The lawsuit, filed Tuesday in the U.S. District Court for the District of Delaware, alleged that Imagine’s products infringe three of BigBand's U.S. patents that cover video-processing and bandwidth-management techniques.
Imagine was founded in 2005 by Ron Gutman and Doron Segev, both previously engineers at BigBand. In April 2006, Imagine hired Jamie Howard, previously BigBand’s chief operating officer, as president and CEO.
BigBand’s lawsuit seeks an injunction to prevent Imagine from using the patents, along with monetary damages for willful infringement.
“We do not take this action lightly,” BigBand vice president and general counsel Rob Horton said in a prepared statement. “We believe that the defendant in this case, whose cofounders are former BigBand employees, has infringed upon BigBand's intellectual property and, with this complaint, we are seeking to remedy this specific situation.”
Imagine representatives said the company had no comment as executives were reviewing the lawsuit.
BigBand has claimed to be the leading provider of switched-digital video, which delivers a linear TV channel only when requested by a subscriber, with cable-operator deployments representing more than 6 million homes passed.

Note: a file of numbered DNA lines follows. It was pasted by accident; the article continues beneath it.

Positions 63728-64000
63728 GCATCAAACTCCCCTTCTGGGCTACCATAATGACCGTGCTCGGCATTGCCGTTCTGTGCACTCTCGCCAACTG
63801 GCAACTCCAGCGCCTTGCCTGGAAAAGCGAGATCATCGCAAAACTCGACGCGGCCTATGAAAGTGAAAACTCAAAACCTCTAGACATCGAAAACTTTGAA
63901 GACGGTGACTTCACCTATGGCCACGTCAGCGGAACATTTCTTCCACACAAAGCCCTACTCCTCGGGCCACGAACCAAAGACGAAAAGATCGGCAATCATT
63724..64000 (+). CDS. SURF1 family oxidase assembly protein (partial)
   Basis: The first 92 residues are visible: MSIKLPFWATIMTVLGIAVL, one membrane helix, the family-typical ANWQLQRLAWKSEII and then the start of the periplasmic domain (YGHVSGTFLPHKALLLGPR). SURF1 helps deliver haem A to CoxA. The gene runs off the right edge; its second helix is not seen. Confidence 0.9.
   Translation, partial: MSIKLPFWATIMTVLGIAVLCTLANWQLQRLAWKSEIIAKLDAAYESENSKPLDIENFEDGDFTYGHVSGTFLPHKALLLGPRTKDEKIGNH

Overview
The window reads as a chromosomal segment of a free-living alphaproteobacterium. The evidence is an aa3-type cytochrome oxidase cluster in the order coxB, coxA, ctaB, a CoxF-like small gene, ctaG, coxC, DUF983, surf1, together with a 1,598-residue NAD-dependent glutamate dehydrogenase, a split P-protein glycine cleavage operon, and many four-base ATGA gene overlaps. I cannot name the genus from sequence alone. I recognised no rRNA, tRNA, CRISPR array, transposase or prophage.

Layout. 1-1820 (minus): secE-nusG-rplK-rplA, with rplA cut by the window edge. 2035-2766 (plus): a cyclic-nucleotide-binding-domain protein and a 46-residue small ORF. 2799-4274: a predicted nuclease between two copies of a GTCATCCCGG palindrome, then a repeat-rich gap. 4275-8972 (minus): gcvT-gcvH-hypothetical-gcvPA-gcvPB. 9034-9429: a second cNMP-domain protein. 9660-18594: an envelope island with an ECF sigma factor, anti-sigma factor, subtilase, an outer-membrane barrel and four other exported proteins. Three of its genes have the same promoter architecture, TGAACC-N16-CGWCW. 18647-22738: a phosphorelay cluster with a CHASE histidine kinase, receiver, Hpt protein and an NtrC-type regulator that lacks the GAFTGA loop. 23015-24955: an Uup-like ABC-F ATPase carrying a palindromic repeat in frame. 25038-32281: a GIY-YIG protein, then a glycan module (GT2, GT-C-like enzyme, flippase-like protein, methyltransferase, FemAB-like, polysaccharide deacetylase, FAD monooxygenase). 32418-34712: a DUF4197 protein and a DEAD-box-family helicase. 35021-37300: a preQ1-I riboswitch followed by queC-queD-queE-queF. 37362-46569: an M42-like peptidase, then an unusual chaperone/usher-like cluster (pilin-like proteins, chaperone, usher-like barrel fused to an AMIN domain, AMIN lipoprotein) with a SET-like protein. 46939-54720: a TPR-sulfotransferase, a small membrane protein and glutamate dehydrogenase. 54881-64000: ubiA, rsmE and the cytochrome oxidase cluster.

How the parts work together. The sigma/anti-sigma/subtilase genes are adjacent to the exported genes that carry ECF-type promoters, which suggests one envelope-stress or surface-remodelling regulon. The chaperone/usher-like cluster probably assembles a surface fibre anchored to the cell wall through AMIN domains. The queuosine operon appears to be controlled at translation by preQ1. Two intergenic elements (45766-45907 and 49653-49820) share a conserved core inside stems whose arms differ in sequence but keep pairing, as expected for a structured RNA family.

Imagine has not yet begun shipping its gateway system, which is designed to improve the efficiency of delivering video-on-demand or SDV streams. The Imagine system works by delivering video using variable bit rates, which the company claimed provides better quality and allows 50% more streams to fit in the same bandwidth compared with systems that use constant bit rates.
BigBand’s three patents cover, in part, multiplexing and bit-rate-conversion processes: patent No. 6,937,619 is for a “Method and system for comparison-based prioritized bit-rate conversion”; 6,999,477 is for a “Method and system for providing multiple services to end-users”; and 7,058,087 is for a “Method and system for prioritized bit-rate conversion.”
Investors in Imagine -- which is based in Cardiff by the Sea, Calif., with development in Israel -- include Carmel Ventures and Columbia Capital.